Reviving Heterodontosaurus | Science | Smithsonian
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Reviving Heterodontosaurus

Paleontologists have known about Heterodontosaurus for decades, but a new restoration of the dinosaur shows just how freaky it was

smithsonian.com

Heterodontosaurs were freaky. If you don’t believe me, check out the time-lapse reconstruction of this Heterodontosaurus head by artist Tyler Keillor. Released earlier this month in conjunction with a massive monograph on these dinosaurs in ZooKeys, the video beautifully demonstrates how our changing understanding of paleobiology is reviving even classic dinosaurs.

Heterodontosaurus was originally described in 1962. This ornithischian was a relatively small dinosaur, only about four feet long, but the creature’s name is a clue to its Jurassic weirdness. Heterodontosaurus, like its close relatives, had a toolkit of different teeth (or a “heterodont dentition) in its mouth that would have allowed the dinosaur to slice meat, insects, and vegetation. The dinosaur’s teeth are a tell-tale indicator that it was an omnivore. Even more recently, a heterodontosaurid from China named Tianyulong showed that these ornithischians –as distantly-related to birds as possible while still being a dinosaur–had manes of feather-like bristles. Put the whole thing together, and you get what Keillor has created–a Mesozoic equivalent of a wild boar, and one of the strangest-looking dinosaurs ever.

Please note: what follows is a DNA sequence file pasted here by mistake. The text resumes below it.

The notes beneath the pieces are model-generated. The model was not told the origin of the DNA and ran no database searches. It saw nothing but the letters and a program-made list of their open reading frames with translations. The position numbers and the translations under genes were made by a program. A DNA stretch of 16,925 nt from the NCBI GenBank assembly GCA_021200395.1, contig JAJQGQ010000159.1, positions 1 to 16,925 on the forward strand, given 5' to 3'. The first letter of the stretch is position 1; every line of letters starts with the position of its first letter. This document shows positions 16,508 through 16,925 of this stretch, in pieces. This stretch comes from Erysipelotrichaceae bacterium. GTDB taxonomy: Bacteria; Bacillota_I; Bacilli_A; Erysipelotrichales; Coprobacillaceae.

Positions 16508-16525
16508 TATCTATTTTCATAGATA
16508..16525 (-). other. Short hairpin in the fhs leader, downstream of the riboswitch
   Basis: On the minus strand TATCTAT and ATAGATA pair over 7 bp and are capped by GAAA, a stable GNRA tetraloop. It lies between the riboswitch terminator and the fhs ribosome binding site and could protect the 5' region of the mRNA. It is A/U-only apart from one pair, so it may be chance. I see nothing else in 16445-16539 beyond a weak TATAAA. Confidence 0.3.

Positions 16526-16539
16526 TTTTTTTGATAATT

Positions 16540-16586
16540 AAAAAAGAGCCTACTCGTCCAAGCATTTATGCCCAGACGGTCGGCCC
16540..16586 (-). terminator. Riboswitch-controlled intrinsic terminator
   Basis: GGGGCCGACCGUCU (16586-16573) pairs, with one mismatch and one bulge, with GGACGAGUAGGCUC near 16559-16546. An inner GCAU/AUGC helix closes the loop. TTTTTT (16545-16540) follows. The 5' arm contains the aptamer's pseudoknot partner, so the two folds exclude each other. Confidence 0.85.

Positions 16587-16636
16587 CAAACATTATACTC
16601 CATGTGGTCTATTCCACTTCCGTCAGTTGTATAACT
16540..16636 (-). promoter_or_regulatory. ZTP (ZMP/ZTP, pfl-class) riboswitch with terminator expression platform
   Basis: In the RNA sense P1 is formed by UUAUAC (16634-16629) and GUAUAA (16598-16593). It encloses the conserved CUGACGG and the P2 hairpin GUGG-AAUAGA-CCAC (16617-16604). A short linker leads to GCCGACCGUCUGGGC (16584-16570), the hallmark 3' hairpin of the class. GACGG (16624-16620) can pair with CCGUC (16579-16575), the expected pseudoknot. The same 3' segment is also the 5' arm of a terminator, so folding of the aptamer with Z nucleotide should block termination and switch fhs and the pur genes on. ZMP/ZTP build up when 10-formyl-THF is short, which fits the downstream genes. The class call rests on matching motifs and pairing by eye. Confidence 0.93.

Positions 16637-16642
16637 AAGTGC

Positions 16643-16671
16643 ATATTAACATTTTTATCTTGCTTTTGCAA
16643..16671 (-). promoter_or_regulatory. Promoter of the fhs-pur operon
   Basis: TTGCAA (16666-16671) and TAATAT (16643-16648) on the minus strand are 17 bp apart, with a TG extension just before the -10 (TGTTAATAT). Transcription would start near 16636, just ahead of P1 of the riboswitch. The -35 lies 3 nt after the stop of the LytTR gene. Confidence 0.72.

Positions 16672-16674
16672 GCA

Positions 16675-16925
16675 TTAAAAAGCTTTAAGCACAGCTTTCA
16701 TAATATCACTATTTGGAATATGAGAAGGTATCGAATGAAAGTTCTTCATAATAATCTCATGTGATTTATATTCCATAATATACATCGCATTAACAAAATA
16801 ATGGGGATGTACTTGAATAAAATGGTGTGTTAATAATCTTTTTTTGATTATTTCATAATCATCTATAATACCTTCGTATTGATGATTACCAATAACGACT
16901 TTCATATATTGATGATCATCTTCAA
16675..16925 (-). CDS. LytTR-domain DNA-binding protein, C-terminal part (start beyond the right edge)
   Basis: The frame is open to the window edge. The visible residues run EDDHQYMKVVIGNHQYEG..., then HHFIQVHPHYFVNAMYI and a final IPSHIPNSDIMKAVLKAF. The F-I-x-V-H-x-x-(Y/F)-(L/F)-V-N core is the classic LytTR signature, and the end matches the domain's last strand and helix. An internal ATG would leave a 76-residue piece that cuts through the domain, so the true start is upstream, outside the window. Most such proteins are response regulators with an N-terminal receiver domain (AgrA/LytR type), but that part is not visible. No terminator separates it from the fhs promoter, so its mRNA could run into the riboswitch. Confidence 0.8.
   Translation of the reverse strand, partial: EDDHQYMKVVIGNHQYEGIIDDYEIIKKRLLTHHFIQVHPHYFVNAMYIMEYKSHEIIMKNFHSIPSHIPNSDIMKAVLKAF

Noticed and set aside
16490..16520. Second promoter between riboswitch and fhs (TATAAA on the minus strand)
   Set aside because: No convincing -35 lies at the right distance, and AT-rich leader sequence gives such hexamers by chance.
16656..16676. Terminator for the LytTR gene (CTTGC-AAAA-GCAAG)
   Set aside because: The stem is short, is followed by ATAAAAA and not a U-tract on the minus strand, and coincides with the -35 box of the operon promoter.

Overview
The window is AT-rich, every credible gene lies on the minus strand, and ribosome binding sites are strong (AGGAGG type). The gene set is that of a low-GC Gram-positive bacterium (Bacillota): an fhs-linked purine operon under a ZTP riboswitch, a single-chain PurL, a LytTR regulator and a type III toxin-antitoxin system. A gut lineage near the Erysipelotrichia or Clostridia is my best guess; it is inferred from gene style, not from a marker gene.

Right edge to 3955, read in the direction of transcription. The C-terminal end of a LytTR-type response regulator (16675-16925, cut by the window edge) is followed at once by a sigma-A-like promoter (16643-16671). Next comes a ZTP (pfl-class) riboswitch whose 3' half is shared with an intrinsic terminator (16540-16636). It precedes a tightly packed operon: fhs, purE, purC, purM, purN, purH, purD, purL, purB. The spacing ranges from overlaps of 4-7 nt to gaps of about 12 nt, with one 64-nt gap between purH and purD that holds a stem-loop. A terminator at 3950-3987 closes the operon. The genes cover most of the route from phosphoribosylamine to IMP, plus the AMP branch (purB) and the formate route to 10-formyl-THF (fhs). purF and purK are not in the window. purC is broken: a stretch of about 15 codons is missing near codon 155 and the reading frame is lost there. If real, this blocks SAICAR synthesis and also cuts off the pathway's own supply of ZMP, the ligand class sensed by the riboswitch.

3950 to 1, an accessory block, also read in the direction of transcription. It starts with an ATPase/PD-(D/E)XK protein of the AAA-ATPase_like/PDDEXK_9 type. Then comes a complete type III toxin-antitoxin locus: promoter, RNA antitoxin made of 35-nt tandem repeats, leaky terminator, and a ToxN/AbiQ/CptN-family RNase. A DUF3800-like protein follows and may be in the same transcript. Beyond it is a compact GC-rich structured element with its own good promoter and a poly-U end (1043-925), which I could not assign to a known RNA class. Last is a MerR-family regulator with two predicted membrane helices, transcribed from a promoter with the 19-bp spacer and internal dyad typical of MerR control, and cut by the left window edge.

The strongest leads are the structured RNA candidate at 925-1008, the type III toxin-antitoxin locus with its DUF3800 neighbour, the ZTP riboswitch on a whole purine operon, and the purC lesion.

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About Brian Switek
Brian Switek

Brian Switek is a freelance science writer specializing in evolution, paleontology, and natural history. He writes regularly for National Geographic's Phenomena blog as Laelaps.

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